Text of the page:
LI: There are a lot of cinematic acrobatics involved in the cameras and editorial sequences, which seem to play a huge role in creating mood. What were some of the challenges making it feel seamless, but also a kinetic tour de force of Hell?
Psyop: We wanted this to feel very cinematic with plenty of camera shake and some epic camera movement, but we also wanted to bring our own touch to it. We decided that the transitions would give us the opportunity to stretch the standard game trailer a bit and bring it closer to the graphic world we are used to dealing with. We didn’t want to force feed some graphic transitions so we decided early that all of our transitions should be the equivalent of a Michael Bay explosion or they wouldn’t be worth it.
LI: Things get very turbulent once we enter hell, and there is a lot of liquid sim, character animation, etc. How much of the production pipeline was dedicated to previs and planning? Once you had a locked camera and edit, how did your team then start to breakdown the shots so that everyone was working sysinctly?
We did a large amount of prevising in the first month in order to try and avoid as many surprised as we could later in production, but like any job we still faced a lot of hurdles once we got deep into production. This was a very complicated project to create and because our team was on the smaller side most people had to take on many tasks during production. Due to this we had to keep a great amount of oversight in order to keep the job organized and to make sure that things were being done on time. Our producer on the job, Carol Collins, did a great job of this and astoundingly kept her sanity through the entire production.
LI: What was the timeframe from start to finish that you guys had to complete this project?
Psyop: From design phase to final delivery we had three months to create this animation. Our production schedule became very tight so we had to be smart with how we budgeted our time and resources.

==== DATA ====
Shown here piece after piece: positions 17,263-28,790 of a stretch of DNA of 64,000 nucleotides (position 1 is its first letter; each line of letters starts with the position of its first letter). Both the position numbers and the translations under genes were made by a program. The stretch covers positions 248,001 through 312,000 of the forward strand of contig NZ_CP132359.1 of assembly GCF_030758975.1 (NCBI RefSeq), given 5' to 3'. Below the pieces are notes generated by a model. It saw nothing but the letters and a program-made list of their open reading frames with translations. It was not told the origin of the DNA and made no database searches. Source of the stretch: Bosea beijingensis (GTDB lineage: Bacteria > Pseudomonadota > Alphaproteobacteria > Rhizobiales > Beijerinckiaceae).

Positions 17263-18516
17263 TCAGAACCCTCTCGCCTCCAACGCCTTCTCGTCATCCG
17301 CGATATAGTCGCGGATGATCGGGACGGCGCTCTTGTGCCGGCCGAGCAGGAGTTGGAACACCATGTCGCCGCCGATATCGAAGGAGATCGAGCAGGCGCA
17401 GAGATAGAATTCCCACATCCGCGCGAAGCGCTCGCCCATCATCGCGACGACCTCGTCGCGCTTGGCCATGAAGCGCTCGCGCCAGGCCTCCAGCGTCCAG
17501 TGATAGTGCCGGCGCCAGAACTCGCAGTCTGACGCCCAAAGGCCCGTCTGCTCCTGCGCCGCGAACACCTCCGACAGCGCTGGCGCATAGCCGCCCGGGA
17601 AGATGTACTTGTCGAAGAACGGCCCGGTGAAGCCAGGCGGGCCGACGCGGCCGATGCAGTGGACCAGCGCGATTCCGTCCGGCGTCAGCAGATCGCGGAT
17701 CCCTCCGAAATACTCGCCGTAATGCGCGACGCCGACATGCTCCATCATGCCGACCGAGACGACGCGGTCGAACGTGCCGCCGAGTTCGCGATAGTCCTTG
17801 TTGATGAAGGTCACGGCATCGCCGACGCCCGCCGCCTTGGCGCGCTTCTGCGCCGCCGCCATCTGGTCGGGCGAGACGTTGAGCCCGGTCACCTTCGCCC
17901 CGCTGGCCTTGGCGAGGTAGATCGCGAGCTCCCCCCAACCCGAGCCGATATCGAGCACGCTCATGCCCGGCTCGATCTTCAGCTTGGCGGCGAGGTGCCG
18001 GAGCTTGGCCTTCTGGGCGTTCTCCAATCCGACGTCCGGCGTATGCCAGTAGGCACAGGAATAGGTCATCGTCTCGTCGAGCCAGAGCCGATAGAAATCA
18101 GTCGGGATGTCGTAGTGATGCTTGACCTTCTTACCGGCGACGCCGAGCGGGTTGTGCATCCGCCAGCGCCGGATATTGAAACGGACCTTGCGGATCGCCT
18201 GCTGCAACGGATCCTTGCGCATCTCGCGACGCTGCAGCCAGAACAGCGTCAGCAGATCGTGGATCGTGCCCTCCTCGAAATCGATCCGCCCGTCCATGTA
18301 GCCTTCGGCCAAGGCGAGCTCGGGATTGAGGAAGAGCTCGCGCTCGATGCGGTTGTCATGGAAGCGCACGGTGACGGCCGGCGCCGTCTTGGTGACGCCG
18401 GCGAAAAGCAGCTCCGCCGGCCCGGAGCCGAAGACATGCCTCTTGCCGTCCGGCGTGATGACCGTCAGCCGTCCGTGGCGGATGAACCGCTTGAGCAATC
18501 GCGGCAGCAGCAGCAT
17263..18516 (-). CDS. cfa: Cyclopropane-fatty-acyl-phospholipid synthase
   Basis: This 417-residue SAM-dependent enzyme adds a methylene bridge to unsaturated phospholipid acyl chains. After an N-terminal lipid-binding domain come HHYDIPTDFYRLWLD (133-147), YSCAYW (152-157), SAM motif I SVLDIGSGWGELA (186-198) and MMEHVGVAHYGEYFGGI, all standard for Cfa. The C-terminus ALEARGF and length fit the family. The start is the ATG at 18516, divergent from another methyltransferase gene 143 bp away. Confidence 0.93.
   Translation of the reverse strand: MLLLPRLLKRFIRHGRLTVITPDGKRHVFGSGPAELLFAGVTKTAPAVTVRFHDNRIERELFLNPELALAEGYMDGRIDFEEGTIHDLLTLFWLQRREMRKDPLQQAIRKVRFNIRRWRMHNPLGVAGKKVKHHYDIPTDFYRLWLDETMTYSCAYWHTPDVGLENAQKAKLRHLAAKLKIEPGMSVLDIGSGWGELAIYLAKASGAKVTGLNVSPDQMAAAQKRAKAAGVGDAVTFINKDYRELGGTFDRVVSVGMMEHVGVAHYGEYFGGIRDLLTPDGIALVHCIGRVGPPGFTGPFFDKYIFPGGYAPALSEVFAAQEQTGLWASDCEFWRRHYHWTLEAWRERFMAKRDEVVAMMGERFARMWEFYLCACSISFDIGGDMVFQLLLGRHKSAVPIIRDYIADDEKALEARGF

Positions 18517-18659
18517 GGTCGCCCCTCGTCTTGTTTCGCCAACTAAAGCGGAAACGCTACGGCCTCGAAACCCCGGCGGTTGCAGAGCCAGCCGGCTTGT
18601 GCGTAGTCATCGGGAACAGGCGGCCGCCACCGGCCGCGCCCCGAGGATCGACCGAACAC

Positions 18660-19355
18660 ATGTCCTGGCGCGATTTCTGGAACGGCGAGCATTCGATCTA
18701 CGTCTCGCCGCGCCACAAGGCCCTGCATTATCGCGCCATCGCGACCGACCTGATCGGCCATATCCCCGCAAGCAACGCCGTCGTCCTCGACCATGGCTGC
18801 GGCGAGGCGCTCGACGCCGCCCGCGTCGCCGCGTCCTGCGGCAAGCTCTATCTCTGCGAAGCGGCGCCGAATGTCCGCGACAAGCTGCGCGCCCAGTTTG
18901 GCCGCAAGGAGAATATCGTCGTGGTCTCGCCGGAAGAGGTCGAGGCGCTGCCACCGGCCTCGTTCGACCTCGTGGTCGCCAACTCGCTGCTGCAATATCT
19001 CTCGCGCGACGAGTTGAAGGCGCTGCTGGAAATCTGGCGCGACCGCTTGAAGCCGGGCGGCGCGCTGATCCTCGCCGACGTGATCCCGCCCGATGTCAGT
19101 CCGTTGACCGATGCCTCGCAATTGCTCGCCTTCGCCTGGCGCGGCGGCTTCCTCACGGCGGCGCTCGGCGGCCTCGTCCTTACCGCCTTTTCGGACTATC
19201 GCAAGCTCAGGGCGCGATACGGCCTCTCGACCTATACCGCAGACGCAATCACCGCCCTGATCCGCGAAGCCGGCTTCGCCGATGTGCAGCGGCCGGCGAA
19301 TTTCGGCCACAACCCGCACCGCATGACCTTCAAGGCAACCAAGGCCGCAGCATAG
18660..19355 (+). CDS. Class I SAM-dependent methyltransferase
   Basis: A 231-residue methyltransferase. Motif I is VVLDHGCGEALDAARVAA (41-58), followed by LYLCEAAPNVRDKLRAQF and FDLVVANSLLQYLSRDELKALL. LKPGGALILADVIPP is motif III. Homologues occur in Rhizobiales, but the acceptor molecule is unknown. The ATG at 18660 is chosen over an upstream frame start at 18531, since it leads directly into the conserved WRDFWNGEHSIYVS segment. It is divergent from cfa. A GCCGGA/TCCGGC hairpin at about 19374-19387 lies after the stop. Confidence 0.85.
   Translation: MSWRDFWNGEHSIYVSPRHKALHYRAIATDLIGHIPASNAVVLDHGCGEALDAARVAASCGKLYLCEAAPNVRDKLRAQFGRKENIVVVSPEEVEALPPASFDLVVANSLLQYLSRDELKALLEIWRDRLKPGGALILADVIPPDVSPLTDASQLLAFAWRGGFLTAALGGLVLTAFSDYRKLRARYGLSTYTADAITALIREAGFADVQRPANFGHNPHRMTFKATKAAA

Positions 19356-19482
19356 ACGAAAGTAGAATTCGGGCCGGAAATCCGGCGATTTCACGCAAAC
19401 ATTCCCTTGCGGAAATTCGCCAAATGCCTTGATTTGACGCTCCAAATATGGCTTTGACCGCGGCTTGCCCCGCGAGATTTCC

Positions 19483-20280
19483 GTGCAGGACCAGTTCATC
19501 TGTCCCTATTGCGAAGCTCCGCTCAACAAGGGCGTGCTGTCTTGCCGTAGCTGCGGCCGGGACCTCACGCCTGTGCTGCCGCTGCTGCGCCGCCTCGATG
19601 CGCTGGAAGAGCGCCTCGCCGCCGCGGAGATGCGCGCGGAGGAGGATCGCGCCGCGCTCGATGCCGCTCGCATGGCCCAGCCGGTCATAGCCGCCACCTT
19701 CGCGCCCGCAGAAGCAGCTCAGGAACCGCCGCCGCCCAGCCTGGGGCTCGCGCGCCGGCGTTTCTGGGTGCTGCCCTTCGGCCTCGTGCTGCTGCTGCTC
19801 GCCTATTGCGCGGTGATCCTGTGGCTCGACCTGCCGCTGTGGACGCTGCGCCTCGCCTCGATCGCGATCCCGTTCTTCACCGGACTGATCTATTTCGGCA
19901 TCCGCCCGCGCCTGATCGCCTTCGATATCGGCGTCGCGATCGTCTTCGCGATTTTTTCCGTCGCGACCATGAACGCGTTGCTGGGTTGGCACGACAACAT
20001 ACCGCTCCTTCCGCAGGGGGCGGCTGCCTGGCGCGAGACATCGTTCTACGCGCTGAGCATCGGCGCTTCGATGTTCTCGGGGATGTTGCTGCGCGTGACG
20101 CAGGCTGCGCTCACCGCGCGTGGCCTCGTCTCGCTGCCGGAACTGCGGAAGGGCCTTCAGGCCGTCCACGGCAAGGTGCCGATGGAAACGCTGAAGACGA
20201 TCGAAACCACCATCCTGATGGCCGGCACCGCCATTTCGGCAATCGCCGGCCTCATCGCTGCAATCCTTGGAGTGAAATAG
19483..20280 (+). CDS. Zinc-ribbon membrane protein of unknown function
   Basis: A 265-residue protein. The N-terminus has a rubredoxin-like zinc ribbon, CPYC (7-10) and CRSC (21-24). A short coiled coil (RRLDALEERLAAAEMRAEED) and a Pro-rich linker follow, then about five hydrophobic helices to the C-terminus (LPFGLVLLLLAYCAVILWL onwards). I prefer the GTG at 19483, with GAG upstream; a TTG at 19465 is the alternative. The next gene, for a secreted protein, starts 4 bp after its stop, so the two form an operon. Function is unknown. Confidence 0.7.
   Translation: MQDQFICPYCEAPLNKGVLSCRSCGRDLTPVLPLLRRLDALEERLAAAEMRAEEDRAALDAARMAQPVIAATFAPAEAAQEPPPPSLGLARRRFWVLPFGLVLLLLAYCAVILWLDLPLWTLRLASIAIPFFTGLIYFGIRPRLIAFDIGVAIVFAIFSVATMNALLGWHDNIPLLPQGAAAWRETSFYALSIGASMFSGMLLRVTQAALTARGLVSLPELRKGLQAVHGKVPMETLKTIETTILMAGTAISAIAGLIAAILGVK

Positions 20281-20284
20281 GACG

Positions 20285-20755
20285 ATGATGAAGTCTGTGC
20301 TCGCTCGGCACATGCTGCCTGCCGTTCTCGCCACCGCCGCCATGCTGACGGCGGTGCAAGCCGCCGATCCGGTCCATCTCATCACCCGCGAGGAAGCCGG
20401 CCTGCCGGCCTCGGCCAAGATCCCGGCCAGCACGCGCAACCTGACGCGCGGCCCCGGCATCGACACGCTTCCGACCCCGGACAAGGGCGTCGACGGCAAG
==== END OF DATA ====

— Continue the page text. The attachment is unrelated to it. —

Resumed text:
The team spent incredibly long hours working on this in the few months that we had problem solving and trying to exceed our own expectations. In the end it was a bit of a slave labor of love, but with out a doubt worth it.
LI: Biggest challenges?
Psyop: Overall spot length is always one of the biggest challenges in the commercial animation. This project was the complete opposite of that. We had no time restriction from G-Net so for us it became a matter of limiting ourselves and not make this animation so long that we couldn’t complete it! What this difference in limits allowed was more of a focus on dramatic pacing, which is very difficult to achieve in a 30 second spot. In certain scenes we are able to linger a bit longer to give the scene the appropriate mood.
For the bulk of our production we used Maya and for our particle sims we used 3ds Max and Houdini. All of our compositing was done in After Effects.
LI: Is the game genre and Hell going to be continuing themes in Psyop’s future?
Psyop: We hope so! We worked long and hard, almost becoming ghosts to our loved ones during this project because we found it to be such a great opportunity for us to break ground into something new. We are excited to see what this brings and we hope that this will bring more game trailers to our door step.
Project: Dante’s Inferno
Client Company: Electronic Arts
Executive Producers: David Getson, David Moodie, John Rosenberg
Creative Director: David Moodie
Writer: David Moodie
Original Score: Garry Schyman
Sound Design: Paul Gorman, David Swenson
Additional Titles: Devan Simunovich
Production Supervisor: Shelby Hill
Media Editor: Alik Griffin
Production Company: Psyop
Psyop Creative Director: Eben Mears
Executive Producer: Lucia Grillo
Producer: Carol Collins
Design Director: Jon Saunders
Designer: Anh Vu
Storyboard Artist: Ben Chan
3D Look and Development: Marco Iozzi
Matte Painter: Pete Sickbert-Bennett
Technical Directors: Tony Barbieri, Damon Ciarelli, Miguel A. Salek (FX), Lee Wolland (Character & Rigging)
3D Team: Helen Choi, Tom Cushwa, Pete Devlin, Rei Ito, Kitty Lin, Consuelo Macri, Rich Magan, Pat Porter, Heiko Schneck, Miles Southan, Gooshun Wang, Russ Wooton
Compositing: Molly Schwartz, Jason Conradt, Fred Kim